In his New York Times column this morning, Ross Douthat considers various ways of reducing income inequality. While not endorsing higher taxes on high-income people, Douthat’s takes it as given that such taxes would reduce inequality. Ignore the fact that he confuses income and wealth, referring to high-income people as the rich and low-income people as the poor. He makes an even bigger mistake: assuming an implausible supply curve for labor.

Note that the income inequality he talks about is before-tax. He says nothing about after-tax inequality. Then Douthat writes:

For one thing, the lazy liberal’s cure for income inequality — soaking the wealthy with higher tax rates and cutting taxes for everybody else — simply isn’t going to happen.

In part, this is because the Democrats have become as much the party of the rich as the Republicans, and parties rarely overtax their own contributors. (That’s why the plan to pay for health-care reform with a “surtax” on high earners found so many skeptics within the Democratic caucus.)

But it’s also because soaking the rich only makes a difference on the margins. The federal income tax is already quite progressive, and our corporate tax rate is one of the highest in the West.

He’s right that it would make a difference only on the margins. But he gets the direction of the difference wrong. If high-skilled (and therefore high-income) workers have even a slightly upward-sloping supply curve, then a higher marginal tax rate on their income will cause their rate of pay to rise. Assuming that the elasticity of demand for their labor is less than one, that higher rate of pay times slightly reduced hours will cause their pre-tax pay to rise. Therefore, inequality rises. Of course, their after-tax pay is likely to fall, but that’s not what Douthat’s discussing and it’s not what critics of income inequality point to. Virtually all of them point to pre-tax inequality.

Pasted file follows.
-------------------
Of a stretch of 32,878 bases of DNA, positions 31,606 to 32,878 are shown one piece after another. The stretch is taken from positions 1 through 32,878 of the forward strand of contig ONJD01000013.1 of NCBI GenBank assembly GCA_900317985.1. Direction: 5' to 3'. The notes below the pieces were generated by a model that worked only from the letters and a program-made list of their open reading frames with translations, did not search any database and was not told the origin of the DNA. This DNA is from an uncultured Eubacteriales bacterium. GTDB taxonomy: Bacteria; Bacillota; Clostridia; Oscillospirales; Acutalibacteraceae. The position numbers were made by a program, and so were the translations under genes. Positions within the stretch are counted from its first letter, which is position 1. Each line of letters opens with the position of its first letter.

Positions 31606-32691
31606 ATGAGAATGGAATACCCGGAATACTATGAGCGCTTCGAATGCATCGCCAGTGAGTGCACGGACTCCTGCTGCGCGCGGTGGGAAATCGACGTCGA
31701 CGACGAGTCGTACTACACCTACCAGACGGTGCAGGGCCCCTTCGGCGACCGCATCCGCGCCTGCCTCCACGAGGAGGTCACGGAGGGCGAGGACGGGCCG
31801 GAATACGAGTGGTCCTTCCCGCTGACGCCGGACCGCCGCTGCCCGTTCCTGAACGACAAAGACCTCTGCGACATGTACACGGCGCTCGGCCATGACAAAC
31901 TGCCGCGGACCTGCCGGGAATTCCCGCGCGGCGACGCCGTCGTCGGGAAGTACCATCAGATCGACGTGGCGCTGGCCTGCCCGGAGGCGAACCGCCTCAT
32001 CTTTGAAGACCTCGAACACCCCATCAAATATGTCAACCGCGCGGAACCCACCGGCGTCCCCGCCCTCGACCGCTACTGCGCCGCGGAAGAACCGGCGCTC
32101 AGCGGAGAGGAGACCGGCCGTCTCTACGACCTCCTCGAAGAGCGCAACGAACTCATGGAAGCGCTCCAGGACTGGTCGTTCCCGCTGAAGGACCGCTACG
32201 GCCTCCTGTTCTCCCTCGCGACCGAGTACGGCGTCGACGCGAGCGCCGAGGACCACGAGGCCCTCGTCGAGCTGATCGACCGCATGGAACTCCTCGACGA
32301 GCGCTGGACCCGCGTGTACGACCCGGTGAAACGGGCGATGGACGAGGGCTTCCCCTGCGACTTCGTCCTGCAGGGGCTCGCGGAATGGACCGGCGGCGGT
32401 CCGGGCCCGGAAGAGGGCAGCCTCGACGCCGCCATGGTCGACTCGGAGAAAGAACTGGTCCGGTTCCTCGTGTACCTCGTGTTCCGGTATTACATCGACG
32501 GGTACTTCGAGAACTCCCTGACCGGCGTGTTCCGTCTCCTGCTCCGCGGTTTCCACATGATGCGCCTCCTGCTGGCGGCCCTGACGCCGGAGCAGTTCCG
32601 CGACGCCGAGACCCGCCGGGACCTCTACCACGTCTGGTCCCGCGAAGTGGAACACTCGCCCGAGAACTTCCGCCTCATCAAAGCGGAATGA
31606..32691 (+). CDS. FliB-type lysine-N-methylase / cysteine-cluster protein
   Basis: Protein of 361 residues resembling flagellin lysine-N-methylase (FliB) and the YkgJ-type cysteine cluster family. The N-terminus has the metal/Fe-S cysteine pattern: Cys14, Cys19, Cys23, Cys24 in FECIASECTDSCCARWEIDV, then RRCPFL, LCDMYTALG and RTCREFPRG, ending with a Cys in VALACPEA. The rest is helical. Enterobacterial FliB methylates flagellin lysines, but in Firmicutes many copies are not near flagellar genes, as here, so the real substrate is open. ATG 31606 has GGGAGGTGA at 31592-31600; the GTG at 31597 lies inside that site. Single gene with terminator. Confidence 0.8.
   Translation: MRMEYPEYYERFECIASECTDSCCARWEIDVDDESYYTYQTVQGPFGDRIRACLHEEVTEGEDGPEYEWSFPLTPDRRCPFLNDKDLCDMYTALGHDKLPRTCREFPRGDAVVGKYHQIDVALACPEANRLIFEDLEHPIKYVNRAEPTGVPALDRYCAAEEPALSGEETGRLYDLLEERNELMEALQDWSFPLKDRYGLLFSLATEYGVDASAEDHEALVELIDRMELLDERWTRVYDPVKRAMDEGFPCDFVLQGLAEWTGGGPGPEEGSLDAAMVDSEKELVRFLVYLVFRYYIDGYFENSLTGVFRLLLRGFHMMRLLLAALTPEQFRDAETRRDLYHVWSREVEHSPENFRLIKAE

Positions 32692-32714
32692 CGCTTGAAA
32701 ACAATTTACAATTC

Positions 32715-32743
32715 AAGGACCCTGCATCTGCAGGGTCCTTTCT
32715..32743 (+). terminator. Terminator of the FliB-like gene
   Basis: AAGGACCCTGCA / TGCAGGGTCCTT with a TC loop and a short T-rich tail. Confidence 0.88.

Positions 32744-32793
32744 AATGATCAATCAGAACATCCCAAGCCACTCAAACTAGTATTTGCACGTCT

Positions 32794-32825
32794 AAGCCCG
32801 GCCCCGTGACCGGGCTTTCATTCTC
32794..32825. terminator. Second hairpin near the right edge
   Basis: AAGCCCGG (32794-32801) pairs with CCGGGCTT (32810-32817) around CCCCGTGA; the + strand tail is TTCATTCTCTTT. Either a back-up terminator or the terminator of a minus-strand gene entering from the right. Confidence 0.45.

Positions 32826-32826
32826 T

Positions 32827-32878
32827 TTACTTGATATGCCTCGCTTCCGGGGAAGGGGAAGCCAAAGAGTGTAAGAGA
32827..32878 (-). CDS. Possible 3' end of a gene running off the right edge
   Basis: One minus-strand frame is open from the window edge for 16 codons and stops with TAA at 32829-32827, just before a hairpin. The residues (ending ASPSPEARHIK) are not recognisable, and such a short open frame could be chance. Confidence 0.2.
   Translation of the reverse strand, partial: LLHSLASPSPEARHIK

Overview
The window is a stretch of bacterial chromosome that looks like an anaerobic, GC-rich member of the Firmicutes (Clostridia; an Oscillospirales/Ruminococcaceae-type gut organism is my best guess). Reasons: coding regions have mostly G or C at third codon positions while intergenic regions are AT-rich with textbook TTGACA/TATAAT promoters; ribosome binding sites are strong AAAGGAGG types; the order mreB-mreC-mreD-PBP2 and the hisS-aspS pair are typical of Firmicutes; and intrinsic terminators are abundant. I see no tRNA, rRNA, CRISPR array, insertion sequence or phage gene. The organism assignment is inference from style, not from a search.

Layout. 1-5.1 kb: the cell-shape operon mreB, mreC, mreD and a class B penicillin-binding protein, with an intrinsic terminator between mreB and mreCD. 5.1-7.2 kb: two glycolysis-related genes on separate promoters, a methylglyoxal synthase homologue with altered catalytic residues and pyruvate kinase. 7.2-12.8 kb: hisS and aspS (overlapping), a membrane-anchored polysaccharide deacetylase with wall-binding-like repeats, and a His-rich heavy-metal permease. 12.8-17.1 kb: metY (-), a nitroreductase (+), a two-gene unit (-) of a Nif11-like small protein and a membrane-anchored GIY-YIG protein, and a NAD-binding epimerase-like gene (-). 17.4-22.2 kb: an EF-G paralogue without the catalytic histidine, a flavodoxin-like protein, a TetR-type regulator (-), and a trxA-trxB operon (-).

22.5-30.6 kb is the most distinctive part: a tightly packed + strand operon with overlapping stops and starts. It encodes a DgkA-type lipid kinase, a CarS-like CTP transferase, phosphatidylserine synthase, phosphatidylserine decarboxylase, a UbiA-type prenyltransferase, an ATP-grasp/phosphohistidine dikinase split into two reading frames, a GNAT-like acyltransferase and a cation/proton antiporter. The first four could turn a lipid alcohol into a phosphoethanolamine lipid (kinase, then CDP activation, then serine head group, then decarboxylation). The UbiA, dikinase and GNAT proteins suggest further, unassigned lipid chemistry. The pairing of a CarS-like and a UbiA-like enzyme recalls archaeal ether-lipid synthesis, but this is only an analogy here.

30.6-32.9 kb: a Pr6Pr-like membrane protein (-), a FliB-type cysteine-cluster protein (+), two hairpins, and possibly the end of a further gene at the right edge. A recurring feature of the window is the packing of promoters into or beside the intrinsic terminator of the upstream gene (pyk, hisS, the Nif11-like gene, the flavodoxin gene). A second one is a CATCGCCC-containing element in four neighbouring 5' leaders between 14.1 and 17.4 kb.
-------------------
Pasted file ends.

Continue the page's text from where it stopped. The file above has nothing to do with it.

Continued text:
What if these high-skilled workers have a vertical supply curve? Then there would be no effect on pre-tax income for them. But higher marginal tax rates on them would still not reduce measured pre-tax income inequality.

The only even-somewhat-plausible way Douthat could save his point is to assume that the demand for high-skilled labor has an (absolute value of) elasticity greater than one. Is that what he had in mind?

BTW, in trying to graph out the effect of a tax when there’s a backward-bending supply of labor, I realized that I have never seen this on standard supply and demand graphs. Does anyone have a cite showing how to do it?